The Percula Clownfish (Amphiprion percula) is one of 27 known species of Anemonefish. The Percula Clownfish belongs to the family Pomacentridae, a family which also includes damselfish. Clownfish and Damselfish are the only known fish species that can stay clear of predators by hiding close to an anemone. Exactly how these fishes manage to avoid being stung by the anemone is still not known and several plausible theories are currently being investigated.
Wild Clownfish can be found in warm waters in the Pacific Ocean and the Percula Clownfish is a popular fish in salt water aquariums. They look very beautiful with striking colours and are also quite peaceful. They usually adapt quickly to a new environment and are easy to feed in captivity. Since they are found in warm waters their metabolism is higher than the cold water marine species. This makes the Percula Clownfish, -and its relatives – very active and lively in an aquarium compared to cold water fish.
Percula Clownfish and all the other Clownfish species experienced a boom in 2003 when Pixar released an animated movie called ‘Finding Nemo’. In this film, a Clownfish father tries to rescue his young son from an aquarium. Strangely enough, this film did not make people turn their back on fish keeping. Instead, the demand for Clownfish rose greatly after the movie had become a success. Unfortunately for the Clownfish, many buyers did not take the time to research how to successfully keep a Clownfish. Having a salt water aquarium is very much different from keeping a fresh water one. If you plan to keep a Clownfish, or any other salt water species, you must sit down and learn the basics about salt water aquariums and also be prepared to invest in the necessary equipment. If you want to keep a “Nemo” we suggest that you buy one that has been bred in an aquarium instead of being caught at a reef. As of 2005, Clownfish is one of the few marine aquarium species that are commercially bred in captivity. In the film, Nemo escapes back to the wild by being flushed down a toilet. Unfortunately, some fish keepers still use this as a method of getting rid of unwanted fish. This is a very bad method, since the fish will not survive but instead die a stressful death.
In the wild, the Percula Clownfish will usually co-exist with a sea anemone named Heteractis magnifica. In captivity the Percula Clownfish can adapt to other anemone species, but not to all. Anemones are quite difficult to keep in aquariums and the Percula Clownfish can survive without an anemone in the aquarium, as long as there are no predators around. If you provide your Percula Clownfish with a new species of anemone in the aquarium it will take a few days for the Percula Clownfish to adapt to it. If you choose an anemone from the same species as the fish is already used to, it will require no adaptation period. Keep in mind that some anemones are not suitable for Percula Clownfish and will sting as well as eat it.
Without a shielding anemone, a Percula Clownfish will be rapidly consumed by predators in the ocean since the fish's colouration offers no protection at all. The Percula Clownfish displays a vivid orange colour and is decorated with three distinctive white bars. The fins have dark black markings. A Percula Clownfish can reach a length of 8 centimetres.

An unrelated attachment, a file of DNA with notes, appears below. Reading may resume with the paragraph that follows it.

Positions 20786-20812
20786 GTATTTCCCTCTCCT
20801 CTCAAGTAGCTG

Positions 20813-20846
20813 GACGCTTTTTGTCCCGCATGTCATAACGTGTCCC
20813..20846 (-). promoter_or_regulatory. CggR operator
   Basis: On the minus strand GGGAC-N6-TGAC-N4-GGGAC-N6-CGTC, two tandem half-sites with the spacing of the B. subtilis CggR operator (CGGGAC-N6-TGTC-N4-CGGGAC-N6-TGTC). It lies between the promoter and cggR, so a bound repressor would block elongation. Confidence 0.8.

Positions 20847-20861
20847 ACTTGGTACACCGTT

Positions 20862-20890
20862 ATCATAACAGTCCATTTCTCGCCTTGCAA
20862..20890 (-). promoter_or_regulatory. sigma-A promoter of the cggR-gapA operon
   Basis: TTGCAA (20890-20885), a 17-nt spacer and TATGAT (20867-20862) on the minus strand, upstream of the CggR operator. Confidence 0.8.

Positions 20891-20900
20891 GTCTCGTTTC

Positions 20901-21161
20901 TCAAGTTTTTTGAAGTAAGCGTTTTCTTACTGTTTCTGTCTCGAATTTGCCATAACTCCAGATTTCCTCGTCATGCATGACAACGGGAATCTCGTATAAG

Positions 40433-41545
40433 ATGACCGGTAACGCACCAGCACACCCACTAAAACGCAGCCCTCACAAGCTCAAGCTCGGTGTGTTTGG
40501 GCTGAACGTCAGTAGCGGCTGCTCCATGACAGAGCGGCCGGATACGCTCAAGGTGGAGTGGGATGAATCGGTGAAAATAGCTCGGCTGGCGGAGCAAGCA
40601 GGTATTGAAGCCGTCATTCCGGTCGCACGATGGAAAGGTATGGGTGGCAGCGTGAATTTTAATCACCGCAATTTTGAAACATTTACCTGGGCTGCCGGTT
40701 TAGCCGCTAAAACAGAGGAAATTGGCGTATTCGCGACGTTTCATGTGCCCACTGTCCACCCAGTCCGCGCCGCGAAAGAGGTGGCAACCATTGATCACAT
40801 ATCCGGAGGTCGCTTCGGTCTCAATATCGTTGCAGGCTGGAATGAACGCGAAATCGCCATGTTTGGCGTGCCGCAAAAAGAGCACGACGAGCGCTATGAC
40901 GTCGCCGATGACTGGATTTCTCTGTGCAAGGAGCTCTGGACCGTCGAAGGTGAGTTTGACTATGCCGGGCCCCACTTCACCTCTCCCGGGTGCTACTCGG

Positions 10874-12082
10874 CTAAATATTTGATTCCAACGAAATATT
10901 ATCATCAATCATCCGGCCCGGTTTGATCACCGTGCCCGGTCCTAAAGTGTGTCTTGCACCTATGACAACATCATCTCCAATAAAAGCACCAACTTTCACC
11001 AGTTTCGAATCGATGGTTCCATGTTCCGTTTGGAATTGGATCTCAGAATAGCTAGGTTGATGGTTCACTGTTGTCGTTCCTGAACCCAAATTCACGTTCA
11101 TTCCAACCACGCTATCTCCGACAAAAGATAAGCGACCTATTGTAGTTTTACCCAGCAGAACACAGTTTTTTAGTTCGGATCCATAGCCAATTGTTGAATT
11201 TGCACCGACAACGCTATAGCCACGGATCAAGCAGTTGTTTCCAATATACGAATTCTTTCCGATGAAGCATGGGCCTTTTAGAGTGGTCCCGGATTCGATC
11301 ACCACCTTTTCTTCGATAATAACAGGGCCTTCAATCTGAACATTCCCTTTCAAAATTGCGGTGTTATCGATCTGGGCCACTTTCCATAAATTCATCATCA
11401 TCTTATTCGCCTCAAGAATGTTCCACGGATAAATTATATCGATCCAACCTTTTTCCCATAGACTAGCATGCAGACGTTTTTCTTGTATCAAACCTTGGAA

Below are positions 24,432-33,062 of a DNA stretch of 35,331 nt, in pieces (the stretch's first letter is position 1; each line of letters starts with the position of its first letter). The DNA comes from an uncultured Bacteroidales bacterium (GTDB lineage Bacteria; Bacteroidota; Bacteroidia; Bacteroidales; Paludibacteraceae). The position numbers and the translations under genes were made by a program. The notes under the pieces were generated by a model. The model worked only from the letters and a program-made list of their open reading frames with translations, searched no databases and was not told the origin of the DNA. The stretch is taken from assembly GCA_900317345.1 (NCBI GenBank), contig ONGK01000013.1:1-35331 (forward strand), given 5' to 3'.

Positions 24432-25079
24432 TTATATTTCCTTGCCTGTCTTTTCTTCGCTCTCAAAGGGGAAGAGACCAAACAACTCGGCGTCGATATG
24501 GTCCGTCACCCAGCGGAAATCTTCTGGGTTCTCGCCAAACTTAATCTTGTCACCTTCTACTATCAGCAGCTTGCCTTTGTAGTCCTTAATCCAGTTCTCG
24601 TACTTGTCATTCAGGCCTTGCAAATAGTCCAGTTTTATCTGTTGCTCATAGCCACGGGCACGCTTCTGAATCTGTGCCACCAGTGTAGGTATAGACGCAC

Wild Percula Clownfish are capable of breeding all year long. They live in small groups that consist of one breeding pair and up to four other individuals that do not breed. We still do not know why the non-breeding individuals choose to stay with the breeding pair. One recent theory is that they are waiting in line for an opportunity to take over the anemone claimed by the breeding couple. They are certainly not hanging around for a chance to secretly breed, because their gonads are not activated. Since the fry survival rate is not affected by their presence, they are probably not helpers at the nest either.
Percula clownfish – Amphiprion percula.
The Percula Clownfish group has a strict hierarchy. The biggest fish is the breeding female, the second biggest fish is the breeding male and the rest of the group is made up by smaller fish. The smallest fish is always at the bottom of the hierarchy. One very interesting feature is the Percula Clownfish's ability to change sex. If the female dies, the male will turn into a female and the largest non-breeder will turn into a breeding male – even if that fish used to be a female.
Percula Clownfish always deposits the eggs in a spot where it will be protected by the anemone. The egg laying process takes around 30 minutes and will usually take place in the morning. One batch can consist of 100 to 1000 eggs. The eggs are immediately fertilized by the male Percula Clownfish, and he will stay around the anemone to protect them. A male Percula Clownfish with eggs can be extremely aggressive. The eggs will hatch after roughly one week.
When the young Percula Clownfish grow older they will form a hierarchy and display a lot of aggressive behaviour towards each other. Males are typically more aggressive to each other than to the females. The largest male will attack the second largest male, which will subsequently attack someone further down the hierarchy and so on until the smallest Percula Clownfish is driven away from the anemone. The fish at the bottom of the hierarchy will even have a stunted growth due to the high amount of competition between the Percula Clownfishes. When Percula Clownfish is kept in an aquarium they are however quite peaceful and will do well together.
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